Edit: I wrote this pretty much right after it happened yesterday and was in a contemplative mood. Everyone has ups and downs, rights? This morning was much better.
Some days I can run with nothing on my mind but fleeting thoughts of what I’ll eat when I get home – protein shake? Eggs, toast, the full breakfast? A proats (protein-oats) mix?…or, sometimes, I narrate my own run with thoughts of what I’m seeing; “Oh wow, there’s a deer!”, “Ew, what is that?”. “Frog! Ick!”…and then there are other times, like this morning, when I have something very heavy weighing on my mind. When this happens, it is no bueno. My run goes by fast, sure, probably because my mind is so far elsewhere that the miles just tick away, but the problematic portion of the heavy-thoughts-run is when I work myself up into a panic attack/run-cry combo.
Yeah. No bueno.
I’m not a typical panic attack getter, so I’m probably labeling this incorrectly; in fact, it probably only feels like a panic attack (i.e. elephant sitting on my chest, cannot breathe) because my heart rate is already jacked and then I get the cry-hiccups and can’t breathe thus making me have to stop running to calm down. I’m sure to the average passerby, I look like I’m running away from an attacker, rather than out for my morning run happening to be mid-run cry.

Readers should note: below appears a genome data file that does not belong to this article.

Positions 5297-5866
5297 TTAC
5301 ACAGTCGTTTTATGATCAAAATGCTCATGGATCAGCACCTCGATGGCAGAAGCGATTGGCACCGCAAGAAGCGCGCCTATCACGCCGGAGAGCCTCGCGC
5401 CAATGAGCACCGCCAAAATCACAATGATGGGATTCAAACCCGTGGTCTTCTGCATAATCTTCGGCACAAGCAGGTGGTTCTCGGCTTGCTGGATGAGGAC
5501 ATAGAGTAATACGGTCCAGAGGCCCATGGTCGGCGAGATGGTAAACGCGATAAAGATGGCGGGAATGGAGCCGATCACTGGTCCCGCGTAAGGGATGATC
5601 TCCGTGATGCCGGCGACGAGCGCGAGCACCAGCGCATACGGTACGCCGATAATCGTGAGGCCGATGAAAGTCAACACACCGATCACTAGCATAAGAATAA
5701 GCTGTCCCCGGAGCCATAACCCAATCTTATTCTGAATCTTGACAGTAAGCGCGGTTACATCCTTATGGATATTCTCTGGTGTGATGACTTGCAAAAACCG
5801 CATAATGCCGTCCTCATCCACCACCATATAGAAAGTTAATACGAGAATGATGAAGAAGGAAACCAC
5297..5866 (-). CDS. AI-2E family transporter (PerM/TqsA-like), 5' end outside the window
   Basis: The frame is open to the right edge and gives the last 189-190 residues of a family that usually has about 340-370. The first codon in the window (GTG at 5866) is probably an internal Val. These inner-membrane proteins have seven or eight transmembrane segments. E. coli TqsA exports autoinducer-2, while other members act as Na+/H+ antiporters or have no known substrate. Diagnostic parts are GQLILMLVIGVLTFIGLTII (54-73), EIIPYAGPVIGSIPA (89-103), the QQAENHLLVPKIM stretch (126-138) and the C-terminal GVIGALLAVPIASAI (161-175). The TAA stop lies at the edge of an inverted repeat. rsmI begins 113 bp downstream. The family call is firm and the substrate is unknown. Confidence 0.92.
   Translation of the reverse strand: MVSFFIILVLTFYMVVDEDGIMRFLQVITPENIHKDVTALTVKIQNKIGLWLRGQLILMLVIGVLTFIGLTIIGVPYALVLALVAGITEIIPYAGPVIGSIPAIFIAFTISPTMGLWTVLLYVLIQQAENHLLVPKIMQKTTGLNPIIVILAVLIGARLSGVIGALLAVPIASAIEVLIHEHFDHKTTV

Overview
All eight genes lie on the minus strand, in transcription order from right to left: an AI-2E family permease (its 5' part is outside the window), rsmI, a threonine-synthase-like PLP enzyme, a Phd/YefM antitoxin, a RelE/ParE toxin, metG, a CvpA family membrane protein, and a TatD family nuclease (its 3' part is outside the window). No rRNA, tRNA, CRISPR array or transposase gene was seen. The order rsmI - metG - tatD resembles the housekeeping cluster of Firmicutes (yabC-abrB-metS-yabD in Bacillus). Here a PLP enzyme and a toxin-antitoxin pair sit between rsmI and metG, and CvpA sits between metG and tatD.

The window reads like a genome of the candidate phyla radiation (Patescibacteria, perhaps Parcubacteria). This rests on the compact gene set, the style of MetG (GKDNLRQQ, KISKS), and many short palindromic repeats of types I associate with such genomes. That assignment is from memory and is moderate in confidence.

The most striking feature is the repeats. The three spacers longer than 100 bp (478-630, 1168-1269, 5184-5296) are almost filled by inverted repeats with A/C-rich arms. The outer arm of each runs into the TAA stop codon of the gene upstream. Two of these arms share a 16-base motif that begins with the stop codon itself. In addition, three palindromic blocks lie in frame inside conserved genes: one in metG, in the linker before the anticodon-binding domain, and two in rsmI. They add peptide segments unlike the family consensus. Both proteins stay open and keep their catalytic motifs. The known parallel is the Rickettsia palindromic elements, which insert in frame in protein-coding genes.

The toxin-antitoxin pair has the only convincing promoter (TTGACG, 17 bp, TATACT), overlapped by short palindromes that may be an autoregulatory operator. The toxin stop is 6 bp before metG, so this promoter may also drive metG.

Regardless of what I may look like when this happens, it is not fun, nor is it an effective addition to my runs. This morning when my mind didn’t want to turn off, or change channels, I had to stop twice to calm myself down. It’s happened to me twice in my run-life, the other time being a few months ago during one of my lunch-runs.
Running is typically a therapeutical time for me; gives me time to think about and reflect on, typically, positive things and achievements, as I cheer myself onward. I have negative tendencies when it comes to self-evaluation, and running and fitness has definitely helped improve that, but negativity never ceases to exist in my mind. Hopefully this was a one-off occurrence (two off? Meh) and wont be a constant or habitually recurring thing.